Ilah M. TINDER, Plaintiff-Appellant, v. PINKERTON SECURITY, Defendant-Appellee.
The principal issue presented in this appeal is what constitutes sufficient consideration to support an agreement in Wisconsin to arbitrate between an employer and an at-will employee. The appellant, Ilah M. Tinder, sued her former employer, Pinkerton Security, for employment discrimination and retaliation under Title VII of the Civil Rights Act of 1964, 42 U.S.C. §§ 2000e et seq. Citing what it claimed was an enforceable agreement to arbitrate the dispute, Pinkerton moved the district court under the Federal Arbitration Act (“FAA”) to stay the trial proceedings and compel Tinder to arbitrate her dispute. The district court granted the motion, concluding that the agreement was enforceable. Later, after Pinkerton prevailed at arbitration, the district court confirmed the arbitrator's award in favor of Pinkerton, and Tinder appeals. Because the district court correctly concluded that the agreement was enforceable under Wisconsin law and compelled arbitration, we affirm.
Tinder began employment with Pinkerton on October 21, 1996, and was assigned to work as a security officer at a General Motors facility in Janesville, Wisconsin. The following day, Tinder received a copy of Pinkerton's employee handbook and signed an “Employee Acknowledgment Form.” The first paragraph made clear that the form was a contract for employment at-will:
My employment by Pinkerton is strictly an employment at will terminable by either Pinkerton or myself at any time, in either party's sole discretion, without advance notice. No Pinkerton representative has authority to modify this policy. I understand that at no time may I rely on any policies, procedures, customs and/or statements, whether written or oral, to constitute a modification of this express condition of my employment.
The form further provided that the handbook was not to be construed as a supplement to or modification of the employment contract, and that Pinkerton reserved “the right to change its policies, rules ‘at-will’ employment policy as stated in Paragraph 1.” When notifying its employees of policy or rule changes, Pinkerton typically inserts a “payroll stuffer” in the envelope with each employee's paycheck. Occasionally, notices of policy or rule changes are accompanied by acknowledgment forms that employees were required to sign and return to management.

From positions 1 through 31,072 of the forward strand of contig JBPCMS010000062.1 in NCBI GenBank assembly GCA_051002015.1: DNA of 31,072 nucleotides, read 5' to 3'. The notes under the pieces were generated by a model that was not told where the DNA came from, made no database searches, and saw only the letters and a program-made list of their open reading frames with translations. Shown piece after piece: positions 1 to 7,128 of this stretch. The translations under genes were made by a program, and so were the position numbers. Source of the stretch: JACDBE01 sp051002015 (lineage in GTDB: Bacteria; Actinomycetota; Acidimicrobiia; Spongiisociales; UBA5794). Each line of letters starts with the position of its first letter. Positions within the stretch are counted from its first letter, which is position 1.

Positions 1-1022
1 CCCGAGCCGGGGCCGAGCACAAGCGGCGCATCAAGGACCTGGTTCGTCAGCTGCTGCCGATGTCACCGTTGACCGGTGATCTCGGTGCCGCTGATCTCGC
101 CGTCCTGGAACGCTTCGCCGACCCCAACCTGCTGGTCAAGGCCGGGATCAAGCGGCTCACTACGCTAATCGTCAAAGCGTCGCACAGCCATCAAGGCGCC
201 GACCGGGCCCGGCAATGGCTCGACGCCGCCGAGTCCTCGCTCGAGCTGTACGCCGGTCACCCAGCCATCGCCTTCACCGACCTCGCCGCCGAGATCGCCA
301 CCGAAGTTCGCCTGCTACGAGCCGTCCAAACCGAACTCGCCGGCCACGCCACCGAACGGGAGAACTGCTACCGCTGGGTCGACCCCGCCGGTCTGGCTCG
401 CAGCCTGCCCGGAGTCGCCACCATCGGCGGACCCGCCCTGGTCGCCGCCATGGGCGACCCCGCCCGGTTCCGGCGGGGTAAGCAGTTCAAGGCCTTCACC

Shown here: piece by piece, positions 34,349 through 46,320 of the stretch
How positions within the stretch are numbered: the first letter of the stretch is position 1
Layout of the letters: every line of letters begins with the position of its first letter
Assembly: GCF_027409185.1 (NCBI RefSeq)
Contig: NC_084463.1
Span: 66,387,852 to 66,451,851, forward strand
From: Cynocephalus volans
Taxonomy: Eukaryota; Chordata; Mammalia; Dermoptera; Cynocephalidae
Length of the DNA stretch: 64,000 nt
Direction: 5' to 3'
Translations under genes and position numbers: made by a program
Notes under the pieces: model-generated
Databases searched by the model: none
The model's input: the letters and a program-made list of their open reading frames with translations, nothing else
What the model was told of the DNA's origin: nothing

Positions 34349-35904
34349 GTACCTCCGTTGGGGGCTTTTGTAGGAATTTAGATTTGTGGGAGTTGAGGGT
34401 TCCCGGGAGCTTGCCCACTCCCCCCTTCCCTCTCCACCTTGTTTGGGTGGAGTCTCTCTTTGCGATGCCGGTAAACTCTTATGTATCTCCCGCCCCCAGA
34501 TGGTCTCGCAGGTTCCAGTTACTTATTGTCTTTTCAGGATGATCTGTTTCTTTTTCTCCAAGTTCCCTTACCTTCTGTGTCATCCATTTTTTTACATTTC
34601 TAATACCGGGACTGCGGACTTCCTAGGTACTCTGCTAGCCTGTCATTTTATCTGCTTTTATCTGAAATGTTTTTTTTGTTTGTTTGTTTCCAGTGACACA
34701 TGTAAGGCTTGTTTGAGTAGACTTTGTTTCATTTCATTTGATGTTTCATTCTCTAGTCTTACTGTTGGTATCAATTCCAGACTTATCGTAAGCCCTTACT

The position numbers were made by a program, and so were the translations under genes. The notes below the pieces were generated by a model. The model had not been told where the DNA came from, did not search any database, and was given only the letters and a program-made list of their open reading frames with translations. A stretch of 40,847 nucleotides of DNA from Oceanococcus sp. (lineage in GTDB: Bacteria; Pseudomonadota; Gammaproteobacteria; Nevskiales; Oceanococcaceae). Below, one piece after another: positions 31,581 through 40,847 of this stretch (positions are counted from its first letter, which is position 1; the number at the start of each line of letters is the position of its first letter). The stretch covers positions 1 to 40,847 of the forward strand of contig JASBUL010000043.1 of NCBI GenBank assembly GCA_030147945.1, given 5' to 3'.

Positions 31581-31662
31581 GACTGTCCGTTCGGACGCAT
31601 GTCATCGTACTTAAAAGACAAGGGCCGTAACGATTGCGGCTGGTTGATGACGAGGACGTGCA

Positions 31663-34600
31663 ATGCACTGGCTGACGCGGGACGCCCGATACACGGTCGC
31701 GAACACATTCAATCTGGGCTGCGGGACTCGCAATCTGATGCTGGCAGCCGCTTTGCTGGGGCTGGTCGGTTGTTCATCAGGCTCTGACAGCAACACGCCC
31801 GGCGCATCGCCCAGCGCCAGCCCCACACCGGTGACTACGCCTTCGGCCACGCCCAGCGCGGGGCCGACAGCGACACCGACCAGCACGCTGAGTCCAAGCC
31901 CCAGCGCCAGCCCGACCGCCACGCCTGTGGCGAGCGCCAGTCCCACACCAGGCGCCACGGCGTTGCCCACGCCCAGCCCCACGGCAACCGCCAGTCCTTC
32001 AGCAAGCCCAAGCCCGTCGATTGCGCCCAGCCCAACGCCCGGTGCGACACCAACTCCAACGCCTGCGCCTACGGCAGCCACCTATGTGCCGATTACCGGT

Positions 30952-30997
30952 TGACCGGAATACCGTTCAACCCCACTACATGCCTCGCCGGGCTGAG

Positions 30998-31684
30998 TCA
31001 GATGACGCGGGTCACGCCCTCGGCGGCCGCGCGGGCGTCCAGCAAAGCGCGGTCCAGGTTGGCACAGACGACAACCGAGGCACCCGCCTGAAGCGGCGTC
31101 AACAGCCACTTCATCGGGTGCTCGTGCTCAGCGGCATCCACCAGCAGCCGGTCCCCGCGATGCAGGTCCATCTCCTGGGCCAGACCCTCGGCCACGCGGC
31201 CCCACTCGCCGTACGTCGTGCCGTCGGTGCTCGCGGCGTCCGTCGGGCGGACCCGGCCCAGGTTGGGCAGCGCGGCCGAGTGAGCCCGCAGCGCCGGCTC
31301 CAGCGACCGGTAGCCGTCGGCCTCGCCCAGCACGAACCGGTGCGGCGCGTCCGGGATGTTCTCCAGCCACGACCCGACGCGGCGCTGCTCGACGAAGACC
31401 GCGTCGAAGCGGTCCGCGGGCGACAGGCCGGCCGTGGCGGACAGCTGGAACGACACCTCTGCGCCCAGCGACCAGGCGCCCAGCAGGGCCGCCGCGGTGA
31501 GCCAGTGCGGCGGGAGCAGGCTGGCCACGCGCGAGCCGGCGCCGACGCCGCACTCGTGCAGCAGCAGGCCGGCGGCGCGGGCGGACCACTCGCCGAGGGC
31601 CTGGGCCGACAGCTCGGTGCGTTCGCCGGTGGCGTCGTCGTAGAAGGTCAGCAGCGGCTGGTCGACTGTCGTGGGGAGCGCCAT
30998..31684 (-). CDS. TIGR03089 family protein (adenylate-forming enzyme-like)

In October 1997, Pinkerton issued to all of its employees as a payroll stuffer a color brochure entitled “Pinkerton's Arbitration Program.” The brochure announced that Pinkerton was instituting a mandatory arbitration program effective January 1, 1998, broadly covering all legal claims including discrimination under the federal civil rights statutes:
Any claims or controversies ․ either Pinkerton may have against you or you may have against the Company or against its officers, directors, employees, or agents in their capacity as such, must be resolved by arbitration instead of the courts, whether or not such claims arise out of your employment (or its termination). The claims covered include, but are not limited to, ․ discrimination (including, but not limited to, race, sex, religion, national origin, age, marital status, or medical condition, handicap, or disability); ․ and claims for violation of any federal, state or other governmental law, statute, regulation, or ordinance․
This language was clarified elsewhere in the brochure using a question-and-answer format. The brochure emphasized that the arbitration agreement would not bar employees from bringing legal claims, and that both the employees and the company were bound by the policy:
Q. Do I lose any substantive rights under this program?
A. No, your substantive legal rights remain intact. All that changes is that an arbitrator, rather than a judge or jury, will resolve the disputes.
* * * * * *
Q. Is Pinkerton bound by these arbitration provisions?
A. Absolutely. Effective January 1, 1998, Pinkerton will be a binding arbitration company. This means that if Pinkerton has any claims against its employees, or ex-employees, it must also use binding arbitration under the same terms and conditions in Section II of this brochure.
The brochure stated that arbitrators would apply the same legal rules and would be authorized to award the same remedies as any court. Although the program provided that the company and the employee would split the arbitrator's fee, Pinkerton agreed to reimburse prevailing employees for their portion of the fee, or pay the entire fee if the law of the forum prohibited splitting the fee. The brochure also suggested that opting out of the program was not possible if the employee wished to remain on the job past the effective date of the policy: